Grace Young Wants to Keep Chinatown Restaurants in Business

This copy is for your personal, non-commercial use only. Distribution and use of this material are governed by our Subscriber Agreement and by copyright law. For non-personal use or to order multiple copies, please contact Dow Jones Reprints at 1-800-843-0008 or visit

The culinary historian became an activist after the Covid pandemic hurt long-established businesses in New York and beyond.

Grace Young photographed at Mee Sum Cafe in Manhattan's Chinatown, January 2023.

Growing up in San Francisco, Grace Young watched her father shop daily in Chinatown for whatever he needed to make traditional Cantonese meals at home. “He would say, ‘Ah, I saw the delivery guy arrive with these cases of fresh baby bok choy so I got some,’ or ‘I saw the butcher carry a whole pig into the shop, so I followed him in and got a cut,’” she recalls. As an award-winning cookbook author and culinary historian, Ms. Young, 66, has spent decades shopping the same way in New York’s Chinatown, going to one store for meats, another for produce.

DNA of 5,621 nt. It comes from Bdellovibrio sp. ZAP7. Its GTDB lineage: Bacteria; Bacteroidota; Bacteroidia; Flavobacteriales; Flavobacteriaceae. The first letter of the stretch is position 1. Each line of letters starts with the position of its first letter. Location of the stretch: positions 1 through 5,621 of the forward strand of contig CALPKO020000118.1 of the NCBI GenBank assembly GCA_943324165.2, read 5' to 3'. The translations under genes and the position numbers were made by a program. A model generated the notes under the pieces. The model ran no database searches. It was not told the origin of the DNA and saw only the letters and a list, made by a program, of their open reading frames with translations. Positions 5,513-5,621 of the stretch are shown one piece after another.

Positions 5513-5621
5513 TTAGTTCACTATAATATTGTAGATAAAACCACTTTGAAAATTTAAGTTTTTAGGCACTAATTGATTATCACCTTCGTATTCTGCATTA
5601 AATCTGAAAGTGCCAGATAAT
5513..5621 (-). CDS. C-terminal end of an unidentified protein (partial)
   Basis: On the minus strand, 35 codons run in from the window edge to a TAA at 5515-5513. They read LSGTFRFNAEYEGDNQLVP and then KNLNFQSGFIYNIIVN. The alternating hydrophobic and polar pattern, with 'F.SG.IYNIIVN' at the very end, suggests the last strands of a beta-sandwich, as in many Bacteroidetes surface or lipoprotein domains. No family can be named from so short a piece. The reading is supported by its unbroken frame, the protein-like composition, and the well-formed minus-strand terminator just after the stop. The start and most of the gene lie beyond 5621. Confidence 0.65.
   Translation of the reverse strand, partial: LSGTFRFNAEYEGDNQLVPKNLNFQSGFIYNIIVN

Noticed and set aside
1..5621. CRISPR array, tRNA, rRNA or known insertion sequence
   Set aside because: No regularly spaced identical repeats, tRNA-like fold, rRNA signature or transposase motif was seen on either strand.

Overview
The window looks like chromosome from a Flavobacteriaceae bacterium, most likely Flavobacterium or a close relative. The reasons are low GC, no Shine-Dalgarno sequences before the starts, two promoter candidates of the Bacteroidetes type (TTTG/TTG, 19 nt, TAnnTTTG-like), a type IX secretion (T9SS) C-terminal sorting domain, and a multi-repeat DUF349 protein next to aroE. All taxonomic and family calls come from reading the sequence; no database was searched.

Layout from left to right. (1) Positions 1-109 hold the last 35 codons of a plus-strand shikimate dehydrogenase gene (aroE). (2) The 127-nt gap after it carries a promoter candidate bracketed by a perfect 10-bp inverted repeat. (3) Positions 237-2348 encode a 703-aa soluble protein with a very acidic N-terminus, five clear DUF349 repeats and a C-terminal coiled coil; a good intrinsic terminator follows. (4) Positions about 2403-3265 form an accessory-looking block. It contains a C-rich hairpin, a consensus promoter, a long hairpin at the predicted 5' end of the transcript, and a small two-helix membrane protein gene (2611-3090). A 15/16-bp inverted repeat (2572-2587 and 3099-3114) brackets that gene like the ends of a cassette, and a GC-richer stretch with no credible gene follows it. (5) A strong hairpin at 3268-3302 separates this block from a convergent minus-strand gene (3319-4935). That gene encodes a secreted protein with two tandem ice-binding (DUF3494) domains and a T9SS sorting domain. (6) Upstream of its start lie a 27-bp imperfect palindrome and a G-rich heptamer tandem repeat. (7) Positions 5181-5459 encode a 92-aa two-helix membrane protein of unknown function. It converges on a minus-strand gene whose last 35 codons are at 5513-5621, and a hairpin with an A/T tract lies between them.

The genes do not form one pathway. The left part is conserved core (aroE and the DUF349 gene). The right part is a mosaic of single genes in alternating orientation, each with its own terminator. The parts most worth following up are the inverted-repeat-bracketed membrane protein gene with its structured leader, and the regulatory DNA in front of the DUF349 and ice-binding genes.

When Ms. Young saw these familiar streets empty out at the start of the Covid-19 pandemic in 2020, she sensed that a way of life she had taken for granted was suddenly under threat. Misinformation about Asian-Americans carrying the virus hit Chinese businesses especially hard. “Waiters were just standing around, businesses were losing up to 80% of their customers,” she recalls over a stir fry of cauliflower and snow peas at the Mee Sum Café on Pell Street, amid the thrum of preparations for the Chinese New Year celebration, which runs through Feb. 5. “I realized I hadn’t truly appreciated how much Chinatown means to me.”